Last Saturday I volunteered at Salt Lake City’s Color Run. The happiest 5K run on the planet. Volunteers splashed powdered color on runners wearing tutus, rainbow headbands, and striped socks. It was pretty incredible to watch.
The run benefited two charities. Global Citizen – a movement, website, and app invested in ending extreme world poverty, and UN Women of Utah – an organization working to help women and children in a variety of ways including refugee services, eliminating prostitution, and advocating education for girls in Africa.
My friend, Nikki (pictured above) is the go-to girl for both. Years ago, through the International Refugee Committee, she connected me to a Sudanese family that I spent time with during my college years, helping them acclimate to a new life in the United States.
Saturday was the first time in years I’ve volunteered somewhere beyond math facts and reading at the elementary school. And it got me thinking. When I do have a little more time, as kids go to school, and life cracks open a bit, how will I spend it?
My interest was piqued when a friend shared a FAIR talk with me, given by Sharon Eubank, director of LDS Charities. I thought it interesting that she was asked to talk on a subject unrelated (so I thought) to her work. A topic that has worn us out of late: Women in the Church.
She admits to feeling unqualified (although I beg to differ) and begins,
Because of the topic and because of how diverse people feel about this topic, I don’t really see that there are a lot of ways for me to be successful in this… Last night when I was getting ready, I thought, Why did I even say ‘yes’ to this assignment? I’m not a scholar, I’m not a FAIR contributor, I’m not a church spokesperson. There’s very little to recommend [me] and I’m not going to say anything very startling here today that you’re going to think, wow, that was new! So I started to think, why did I say yes? But the reason I said yes when they called was I want to go on record from my own experience. And my own experience has been incredibly empowering.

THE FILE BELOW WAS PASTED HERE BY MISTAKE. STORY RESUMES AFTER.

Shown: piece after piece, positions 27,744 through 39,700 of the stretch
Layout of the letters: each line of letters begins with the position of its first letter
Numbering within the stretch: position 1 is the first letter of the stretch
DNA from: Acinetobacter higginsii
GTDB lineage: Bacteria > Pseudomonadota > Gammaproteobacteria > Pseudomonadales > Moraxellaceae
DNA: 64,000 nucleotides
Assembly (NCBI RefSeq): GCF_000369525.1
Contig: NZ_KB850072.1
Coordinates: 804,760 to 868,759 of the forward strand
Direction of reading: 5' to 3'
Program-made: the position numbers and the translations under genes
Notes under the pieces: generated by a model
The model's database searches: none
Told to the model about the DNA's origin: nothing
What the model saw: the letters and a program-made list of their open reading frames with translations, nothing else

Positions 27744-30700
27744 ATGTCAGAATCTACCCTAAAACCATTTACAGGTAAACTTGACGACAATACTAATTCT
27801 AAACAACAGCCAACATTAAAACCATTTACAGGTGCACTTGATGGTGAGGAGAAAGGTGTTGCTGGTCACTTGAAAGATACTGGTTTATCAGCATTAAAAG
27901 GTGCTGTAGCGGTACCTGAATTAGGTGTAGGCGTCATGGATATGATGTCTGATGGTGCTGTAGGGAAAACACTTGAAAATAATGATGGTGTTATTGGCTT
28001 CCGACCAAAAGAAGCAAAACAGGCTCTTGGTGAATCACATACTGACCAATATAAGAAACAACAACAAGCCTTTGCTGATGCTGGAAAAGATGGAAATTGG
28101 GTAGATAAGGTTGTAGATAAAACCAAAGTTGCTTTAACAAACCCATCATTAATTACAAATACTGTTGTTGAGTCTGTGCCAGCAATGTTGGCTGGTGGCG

I listened to her entire talk this morning, and felt impressed to share it with you. Her experience is empowering. And so are her words. They are full of light and energy. And I hope you find, as I did, comfort, enlightenment, and even rejoicing, in what she has to say.
She does a marvelous job of teaching the church’s doctrine on gender and women, which she then reconciles with practice. Pointing out that sometimes there is a disconnect between the two.
Mid-presentation, Eubank asks the question I had just been considering, “Where should I be spending my energy and my intellectual curiosity… what should I be worrying about?”
I loved her answer, with respect to the issue regarding women in the church.
“It’s not very political to say this but sometimes I think we have the luxury to worry about things that are less significant.”
Her work of distributing church funds and aid around the globe obviously colors her perspective and how she sees the church’s place in the world. The day before her presentation she was working on getting aid to thousands of Christians who were expelled from their homes by ISIS and are now in Kurdistan. Hungry, homeless, and stripped of everything valuable they owned.
She sees first-hand how the church elevates women, gives them hope, and saves their families, particularly in places where men, businesses, and governments, oppress women. That said, she is not unaware that practice of the doctrine, at times, can be improved.
Give yourself the gift of reading or listening to Eubank’s talk (link below).
Sharon (if you see this), I’m so glad you had the courage to say yes to this assignment. I’m grateful for the wisdom you’ve acquired over the years. And I appreciate your masterful collaboration of truth on a subject we all care about, but that most of us have had the luxury of worrying over.
Readers, if you find time to listen to her talk, I’d love to hear your thoughts.